Entertainers find creative ways to provide comic relief during lockdown
There may not be much to laugh about with the coronavirus sweeping across the globe — but stand-up comedians say even in times of crisis, people need comic relief.
“I personally have always drawn my comedy from things that anger me and frustrate me and terrify me,” Maysoon Zayid tells ITK.
“This is a great time to write because it’s ‘The Twilight Zone,’” says the actress and comedian, who garnered a slew of fans following her 2014 TED Talk focused on her life as a comic with cerebral palsy.
“We’re currently being led by a game show host, and it’s a pandemic, and it’s a mess,” says Zayid. “If you can’t laugh at that, I think it really has the potential to break you.”
While Zayid typically spends more than 200 days a year touring and on the road, she’s recently been holed up in her New Jersey residence, adhering to a statewide stay-at-home order. The disability advocate and “Find Another Dream” author says the biggest challenge has been lacking a live audience, but she is honing her skills on social media.
With her gigs canceled through at least June, she also set up a Patreon page to try to generate some income. And Zayid is doing more virtual events, including participating in a ReelAbilities film festival — which promotes disability awareness — that was moved online due to the pandemic.
“I became a comic in 2000, and a year later, 9/11 happened,” Zayid says. “So the earliest part of my comedy career, I was trained to laugh at the most scary and sad time in our nation’s history. So I’m channeling a lot of that energy in this.”
“I think you do comedy during a pandemic the same way you do around anything,” says Lizz Winstead, co-creator of “The Daily Show.” “The victims of it — with the exception of Harvey Weinstein — are never the punchline.”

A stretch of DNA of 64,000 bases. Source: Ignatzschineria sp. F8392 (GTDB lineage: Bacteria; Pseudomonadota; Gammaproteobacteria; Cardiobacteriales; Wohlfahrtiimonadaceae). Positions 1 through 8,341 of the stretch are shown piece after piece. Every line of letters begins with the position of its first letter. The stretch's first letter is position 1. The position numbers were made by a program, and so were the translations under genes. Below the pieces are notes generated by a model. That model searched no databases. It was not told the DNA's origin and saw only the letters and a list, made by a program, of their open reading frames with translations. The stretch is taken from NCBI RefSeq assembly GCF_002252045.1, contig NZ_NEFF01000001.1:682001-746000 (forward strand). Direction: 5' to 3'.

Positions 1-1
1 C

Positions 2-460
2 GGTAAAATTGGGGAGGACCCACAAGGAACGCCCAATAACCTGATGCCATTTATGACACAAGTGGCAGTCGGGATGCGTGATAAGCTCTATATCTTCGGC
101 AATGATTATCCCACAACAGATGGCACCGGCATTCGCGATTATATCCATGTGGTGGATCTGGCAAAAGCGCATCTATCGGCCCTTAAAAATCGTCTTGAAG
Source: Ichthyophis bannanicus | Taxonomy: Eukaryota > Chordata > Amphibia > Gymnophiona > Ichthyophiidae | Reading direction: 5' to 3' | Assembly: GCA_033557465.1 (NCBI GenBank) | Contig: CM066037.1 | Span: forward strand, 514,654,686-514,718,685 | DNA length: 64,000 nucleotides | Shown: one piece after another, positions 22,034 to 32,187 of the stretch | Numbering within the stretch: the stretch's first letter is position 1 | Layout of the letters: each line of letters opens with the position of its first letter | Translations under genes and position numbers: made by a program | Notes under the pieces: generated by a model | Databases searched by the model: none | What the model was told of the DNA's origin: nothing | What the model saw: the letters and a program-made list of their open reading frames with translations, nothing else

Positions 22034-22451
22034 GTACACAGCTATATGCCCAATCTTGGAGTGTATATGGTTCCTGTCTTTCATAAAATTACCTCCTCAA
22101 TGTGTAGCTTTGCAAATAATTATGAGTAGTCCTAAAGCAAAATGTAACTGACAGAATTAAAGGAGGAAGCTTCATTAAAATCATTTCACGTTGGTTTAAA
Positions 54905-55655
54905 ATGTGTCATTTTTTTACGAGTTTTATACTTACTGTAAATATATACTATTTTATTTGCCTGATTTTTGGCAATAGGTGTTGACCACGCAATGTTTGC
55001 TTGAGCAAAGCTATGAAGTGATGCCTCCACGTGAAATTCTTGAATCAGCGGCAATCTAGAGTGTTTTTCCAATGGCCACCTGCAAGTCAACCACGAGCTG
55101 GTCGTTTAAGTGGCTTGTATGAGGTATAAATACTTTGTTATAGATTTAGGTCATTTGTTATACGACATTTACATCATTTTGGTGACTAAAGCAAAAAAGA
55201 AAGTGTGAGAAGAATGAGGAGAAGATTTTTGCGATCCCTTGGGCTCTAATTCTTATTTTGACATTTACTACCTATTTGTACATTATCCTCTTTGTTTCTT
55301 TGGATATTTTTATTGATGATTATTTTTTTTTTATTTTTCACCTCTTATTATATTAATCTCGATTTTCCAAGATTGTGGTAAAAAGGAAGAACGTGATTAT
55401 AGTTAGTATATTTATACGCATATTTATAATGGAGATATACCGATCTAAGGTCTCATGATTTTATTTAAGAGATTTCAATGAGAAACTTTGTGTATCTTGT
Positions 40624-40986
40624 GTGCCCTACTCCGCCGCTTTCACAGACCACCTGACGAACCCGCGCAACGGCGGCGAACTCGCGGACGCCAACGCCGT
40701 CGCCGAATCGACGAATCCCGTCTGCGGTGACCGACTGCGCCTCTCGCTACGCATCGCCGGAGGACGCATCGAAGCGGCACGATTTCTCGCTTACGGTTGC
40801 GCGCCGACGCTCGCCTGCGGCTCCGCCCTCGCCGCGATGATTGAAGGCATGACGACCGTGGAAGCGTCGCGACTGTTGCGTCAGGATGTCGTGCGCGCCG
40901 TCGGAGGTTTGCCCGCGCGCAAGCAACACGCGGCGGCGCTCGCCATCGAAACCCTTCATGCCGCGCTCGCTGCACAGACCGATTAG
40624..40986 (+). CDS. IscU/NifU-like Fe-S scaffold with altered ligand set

For Winstead, there are plenty of opportunities for laughs to be garnered from the “chaos we’re all living” and the “general humanity of how we are all just trying to be, also just looking at sort of how the privileged have responded by gobbling up all the diapers and stuff, and how the government has been botching this.”
“I think that there is always room for humor. I think that our own fears are sometimes part reality,” she says, adding that it’s about “separating out the realities from our overarching paranoia and what is and what isn’t.”
Like much of the country, comedians, who typically rely on stand-up gigs and other public events for money, are facing a scary time with the coronavirus. Winstead, who’s socially distancing herself in her Brooklyn pad and trying to “ride out the storm” financially, says she’s also concerned for the clubs and other venues and their workers that host comedians and are currently closed.
“I’m hoping that our government actually cares about folks, especially comics, who are part of that gig economy. What happens for comedians is they don’t get unemployment. They’re not part of a structural system in place,” says Winstead, the founder of the Feminist Buzzkills of Comedy Tour.
For Zayid, the coronavirus has meant adjusting to a different kind of audience to test out her material. She goes on daily 3-mile walks — on opposite sides of the street — with her 73-year-old mom, a medical center worker.
“When we walk, I scream jokes across the street the whole time. And she just tells me to be quiet because everybody’s sleeping. But you know if I have an audience, I’m trying jokes with them,” Zayid says with a chuckle.
“It’s so funny because my comedy is political and social satire,” Winstead, an abortion rights activist, says. “In a year where you have a presidential election and a sitting president was impeached, that a pandemic is probably going to be a bigger story than those two things is pretty wild.”
Despite the rising death toll and disrupted daily life due to the coronavirus, Zayid insists, “Laughter is healing.
“If I can’t look at the absurdity of what is happening around me and make it a joke, I’m in trouble.”
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